From side to side the trembling balance nods,
(While some laborious matron, just and poor,
With nice exactness weighs her woolly store),
Till pois’d aloft, the resting beam suspends
Each equal weight; nor this nor that descends:
So stood the war, till Hector’s matchless might,
With fates prevailing, turn’d the scale of fight.
Fierce as a whirlwind up the walls he flies,
And fires his host with loud repeated cries.
{11}Iliad, b. xii. 52
Ut flos in septis secretis nascitur hortis,
Ignotus pecori, nullo contusus aratro,
Quem mulcent auræ, firmat sol, educat imber,
Multi illum pueri, multæ cupiere puellæ.
Idem, cum tenui carptus defloruit ungui,
Nulli illum pueri, nullæ cupiere puellæ.
Sic virgo, dum intacta manet, dum cara suis; sed
Cum castum amisit, polluto corpore, florem,
Nec pueris jucunda manet, nec cara puellis.

The imitation of this beautiful simile by Ariosto, canto 1. st. 42.falls short of the original. It is also in part imitated by Pope[2].

Lucetta. I do not seek to quench your love’s hot fire, Butqualify the fires extreme rage, Lest it should burn above thebounds of reason.

Julia. The more thou damm’st it up, the more it burns: Thecurrent, that with gentle murmur glides, Thou know’st, beingstopp’d, impatiently doth rage; But when his fair course is nothindered, He makes sweet music with th’ enamel’d stones Giving agentle kiss to every sedge He overtaketh in his pilgrimage. And soby many winding nooks he strays With willing sport, to the wildocean. Then let me go, and hinder not my course; I’ll be as patientas a gentle stream, And make a pastime of each weary step Till thelast step have brought me to my love; And there I’ll rest, as,after much turmoil, A blessed soul doth in Elysium.{12}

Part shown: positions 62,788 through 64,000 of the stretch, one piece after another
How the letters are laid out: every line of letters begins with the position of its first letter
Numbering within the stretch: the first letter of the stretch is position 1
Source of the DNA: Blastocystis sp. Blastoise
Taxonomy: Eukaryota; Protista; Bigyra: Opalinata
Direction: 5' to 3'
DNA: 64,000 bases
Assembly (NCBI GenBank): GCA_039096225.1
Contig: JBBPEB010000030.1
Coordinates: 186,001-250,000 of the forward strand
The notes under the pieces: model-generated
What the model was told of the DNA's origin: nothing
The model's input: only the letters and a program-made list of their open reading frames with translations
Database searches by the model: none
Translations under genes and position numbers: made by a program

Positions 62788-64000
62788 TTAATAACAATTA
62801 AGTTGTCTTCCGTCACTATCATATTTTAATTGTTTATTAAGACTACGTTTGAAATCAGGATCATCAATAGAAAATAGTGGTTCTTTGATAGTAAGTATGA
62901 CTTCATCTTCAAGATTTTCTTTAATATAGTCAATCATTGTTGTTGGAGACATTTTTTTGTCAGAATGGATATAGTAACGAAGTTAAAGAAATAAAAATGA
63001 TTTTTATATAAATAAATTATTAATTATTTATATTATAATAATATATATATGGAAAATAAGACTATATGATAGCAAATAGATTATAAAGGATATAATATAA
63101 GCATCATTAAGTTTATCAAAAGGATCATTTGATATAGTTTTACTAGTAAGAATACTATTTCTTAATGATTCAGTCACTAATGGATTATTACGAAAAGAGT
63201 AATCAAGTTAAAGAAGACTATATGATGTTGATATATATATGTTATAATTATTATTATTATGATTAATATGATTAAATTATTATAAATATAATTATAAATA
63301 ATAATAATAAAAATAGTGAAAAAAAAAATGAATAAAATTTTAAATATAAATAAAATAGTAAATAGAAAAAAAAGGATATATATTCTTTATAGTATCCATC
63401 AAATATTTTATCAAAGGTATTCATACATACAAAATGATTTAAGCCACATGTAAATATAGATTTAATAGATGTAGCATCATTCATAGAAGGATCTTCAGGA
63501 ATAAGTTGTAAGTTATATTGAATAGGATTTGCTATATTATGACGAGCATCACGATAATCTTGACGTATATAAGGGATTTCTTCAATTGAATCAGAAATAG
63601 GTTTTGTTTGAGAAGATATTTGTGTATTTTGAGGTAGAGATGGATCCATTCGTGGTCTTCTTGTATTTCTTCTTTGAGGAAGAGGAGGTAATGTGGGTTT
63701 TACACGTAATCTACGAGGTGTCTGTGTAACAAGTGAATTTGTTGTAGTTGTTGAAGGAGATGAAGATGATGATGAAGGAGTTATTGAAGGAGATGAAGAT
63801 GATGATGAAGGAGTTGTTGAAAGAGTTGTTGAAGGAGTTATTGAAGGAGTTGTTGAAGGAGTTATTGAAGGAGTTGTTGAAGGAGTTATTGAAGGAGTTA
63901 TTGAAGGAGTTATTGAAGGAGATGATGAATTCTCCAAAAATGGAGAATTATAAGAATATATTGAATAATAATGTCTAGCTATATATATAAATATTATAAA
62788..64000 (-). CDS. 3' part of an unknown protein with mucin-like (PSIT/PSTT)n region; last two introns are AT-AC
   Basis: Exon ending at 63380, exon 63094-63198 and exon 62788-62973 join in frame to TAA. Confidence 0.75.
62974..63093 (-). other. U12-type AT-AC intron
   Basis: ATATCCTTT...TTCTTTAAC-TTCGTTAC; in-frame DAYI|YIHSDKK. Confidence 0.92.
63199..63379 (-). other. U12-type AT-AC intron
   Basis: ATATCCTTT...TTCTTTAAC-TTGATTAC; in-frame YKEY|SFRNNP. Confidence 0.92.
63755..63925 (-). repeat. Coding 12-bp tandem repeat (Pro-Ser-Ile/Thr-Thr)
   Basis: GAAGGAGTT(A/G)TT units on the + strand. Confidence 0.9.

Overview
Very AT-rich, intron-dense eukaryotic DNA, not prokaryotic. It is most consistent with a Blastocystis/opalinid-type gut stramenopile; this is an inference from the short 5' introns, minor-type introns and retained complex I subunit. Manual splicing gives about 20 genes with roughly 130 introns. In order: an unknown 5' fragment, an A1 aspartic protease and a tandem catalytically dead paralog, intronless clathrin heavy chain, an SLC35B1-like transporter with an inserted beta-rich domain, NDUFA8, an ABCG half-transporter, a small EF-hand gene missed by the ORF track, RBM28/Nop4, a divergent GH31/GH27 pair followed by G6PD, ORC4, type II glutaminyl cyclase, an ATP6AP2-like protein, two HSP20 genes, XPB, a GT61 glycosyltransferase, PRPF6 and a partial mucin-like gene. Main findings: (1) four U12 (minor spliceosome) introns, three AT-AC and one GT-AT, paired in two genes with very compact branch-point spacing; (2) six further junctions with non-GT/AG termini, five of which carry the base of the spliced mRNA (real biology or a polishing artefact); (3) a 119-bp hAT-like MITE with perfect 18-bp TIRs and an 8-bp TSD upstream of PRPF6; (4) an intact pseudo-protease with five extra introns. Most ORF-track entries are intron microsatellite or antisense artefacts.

Two Gentlemen of Verona, act 2. sc. 10.

———— She never told her love,
But let concealment, like a worm i’ th’ bud,
Feed on her damask cheek: she pin’d in thought;
And with a green and yellow melancholy,
She sat like Patience on a monument,
Smiling at Grief.
Twelfth-Night, act 2. sc. 6.

York. Then, as I said, the Duke, great Bolingbroke, Mounted upona hot and fiery steed, Which his aspiring rider seem’d to know,With slow but stately pace, kept on his course: While all tonguescry’d, God save thee, Bolingbroke.

Duchess. Alas! poor Richard, where rides he the while?

York. As in a theatre, the eyes of men, After a well-grac’d actorleaves the stage, Are idly bent on him that enters next, Thinkinghis prattle to be tedious: Even so, or with much more contempt,mens eyes Did scowl on Richard; no man cry’d, God